"There’s a guy in Minnesota who is making the leap from special to legendary, and it’s time we take notice. My money says in fifteen years, we won’t be thinking of Mike Piazza as the greatest offensive catcher in baseball history."
Like these writers, I appreciate Mauer and his ability. He's simply my favorite player on my favorite team. I have no desire to smooch his poster before I go to sleep. But I do keep those two SIs on my nightstand.

Monday, June 15, 2009

Camping, networking and re-entering the work force

Put me in a room full of strangers and I’ll immediately recede to the background. I’ll find a place to sit with my back to a wall so I can survey the area. I prefer to observe my surroundings while deciding whether or not it’s worth participating.

That allows me to look at the others. I can often pick up details of their personalities this way. It’s something I've always done. As a reporter it became a valuable skill. The fewer people who knew I was in a room the better.

Take last Wednesday. I attended LaidOffCamp Chicago at Loyola University’s Water Tower campus. I arrived a bit early and was told to wait in the lobby with the others until we could be brought up to the 15th floor where they had the sign-in tables and held opening and closing remarks.

So I found a chair at the far end of the lobby, sat down and began scanning the room. I discovered most of the people must have the same feelings as I do about small talk. They looked up, down, to the left, to the right. But never directly at anybody else. Heaven forbid we make eye contact and have to nod a hello or – gasp! – engage in brief conversation.

Some were smart – they pecked away on their laptops or flashed their Blackberries and iPhones in desperate attempts to seem important. The young woman in a dark skirt sitting next to me kept her nose buried in a Wally Lamb book. A man paced around, making it very clear he intended to be first on the elevator when we were given the OK to go up.

As the day went on, I became more comfortable in the settings. The camp was a series of break-out sessions designed to help with the job search. It wasn’t a job fair. Instead we heard from experts in topics like writing a resume, organizing your job search and how to succeed as a freelancer.

The biggest thing I took from the event was the advice about networking. The topic came up again and again, from session to session, from sign-in to closing remarks. Apparently it’s the key to success in the 21st century.

As you may have guessed, networking is not my strong suit. It’s hard to strike up a conversation when I’m parked against the far wall scanning the room. Which, now that I think about it, could seem a bit stalkerish to some people. At the very least it's a tad creepy.

In reflecting about the event, something dawned on me. It turns out I actually do network. I even did it at the camp, meeting several people and exchanging business cards. Well, I didn’t have any business cards to exchange, so I basically just collected cards (again, that sounds vaguely creepy).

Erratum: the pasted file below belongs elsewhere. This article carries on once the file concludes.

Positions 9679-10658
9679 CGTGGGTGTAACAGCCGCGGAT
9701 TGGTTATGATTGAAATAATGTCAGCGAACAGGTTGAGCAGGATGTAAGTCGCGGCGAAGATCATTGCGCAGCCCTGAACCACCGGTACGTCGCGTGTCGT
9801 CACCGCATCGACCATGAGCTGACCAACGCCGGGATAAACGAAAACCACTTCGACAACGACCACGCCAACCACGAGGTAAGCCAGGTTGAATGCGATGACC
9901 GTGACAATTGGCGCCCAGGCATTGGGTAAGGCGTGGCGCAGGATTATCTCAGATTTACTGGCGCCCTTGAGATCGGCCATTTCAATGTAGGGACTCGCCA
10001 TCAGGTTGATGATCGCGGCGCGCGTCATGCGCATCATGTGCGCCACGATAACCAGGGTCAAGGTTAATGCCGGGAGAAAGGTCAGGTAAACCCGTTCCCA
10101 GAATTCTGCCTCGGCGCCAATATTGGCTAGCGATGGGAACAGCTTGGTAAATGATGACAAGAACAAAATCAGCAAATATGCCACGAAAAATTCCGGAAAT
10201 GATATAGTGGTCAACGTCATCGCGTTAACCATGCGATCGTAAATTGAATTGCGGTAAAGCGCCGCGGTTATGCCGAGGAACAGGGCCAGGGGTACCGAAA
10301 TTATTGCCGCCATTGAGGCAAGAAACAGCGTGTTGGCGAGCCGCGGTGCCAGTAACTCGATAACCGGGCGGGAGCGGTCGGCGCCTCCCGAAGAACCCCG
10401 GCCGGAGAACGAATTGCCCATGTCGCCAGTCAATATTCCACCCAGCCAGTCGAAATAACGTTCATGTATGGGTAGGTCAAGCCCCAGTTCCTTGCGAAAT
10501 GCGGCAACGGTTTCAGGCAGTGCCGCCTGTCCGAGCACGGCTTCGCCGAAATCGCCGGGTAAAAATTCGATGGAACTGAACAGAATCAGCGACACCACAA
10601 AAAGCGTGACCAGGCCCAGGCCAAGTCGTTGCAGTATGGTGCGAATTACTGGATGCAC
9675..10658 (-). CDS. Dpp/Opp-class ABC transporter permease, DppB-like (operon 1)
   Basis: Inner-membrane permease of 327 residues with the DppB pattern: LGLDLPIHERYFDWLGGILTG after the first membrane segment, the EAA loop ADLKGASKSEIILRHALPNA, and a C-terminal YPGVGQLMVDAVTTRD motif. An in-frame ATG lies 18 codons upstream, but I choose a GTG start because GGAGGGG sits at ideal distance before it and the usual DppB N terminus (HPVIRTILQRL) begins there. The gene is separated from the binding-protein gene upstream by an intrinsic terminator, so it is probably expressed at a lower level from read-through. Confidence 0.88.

But more than that, I’m networking all the time. I have profiles on LinkedIn and Facebook, which I’m constantly checking and updating. I have profiles on Twitter and MySpace, too, though I don’t utilize them much.

It’s not just social networking either. I have tried to keep in touch with former co-workers, especially those who have escaped the newspaper industry. You never know who can help you down the road.

Case in point, my new job. I used to work with Jennifer Golz Dooley at the Sun. She was a news reporter who left to take a position in the communications department at Good Samaritan Hospital in Downers Grove.

I stayed in touch with her through Facebook. Last month she contacted me to write a couple articles for a monthly employee newsletter produced by her department. She must have liked my work because last week she called to offer me a three-month assignment, which I accepted and began today.

It’s not full-time work and it’s temporary. But it gives me more hands-on experience outside of newspapers. I hope that continues to expand enough where I can confidently say I am self-employed.

So maybe I'm more sociable than I thought. Now if I can only stop standing against walls or sitting in corners.

Friday, June 12, 2009

Weekly Music Interlude -- Twins style

It was nearly 12 years ago when Kristin and I watched the Minnesota Twins play their first series at Wrigley Field. We were on our honeymoon and as part of our trip to Chicago we took in all three games. Is it any wonder why I love that woman?

Anyway, the Twins are back in Wrigley this weekend, preparing for a sweep of the Cubs. For inspiration, I dug up an mp3 version of my favorite -- and possibly only -- Twins song.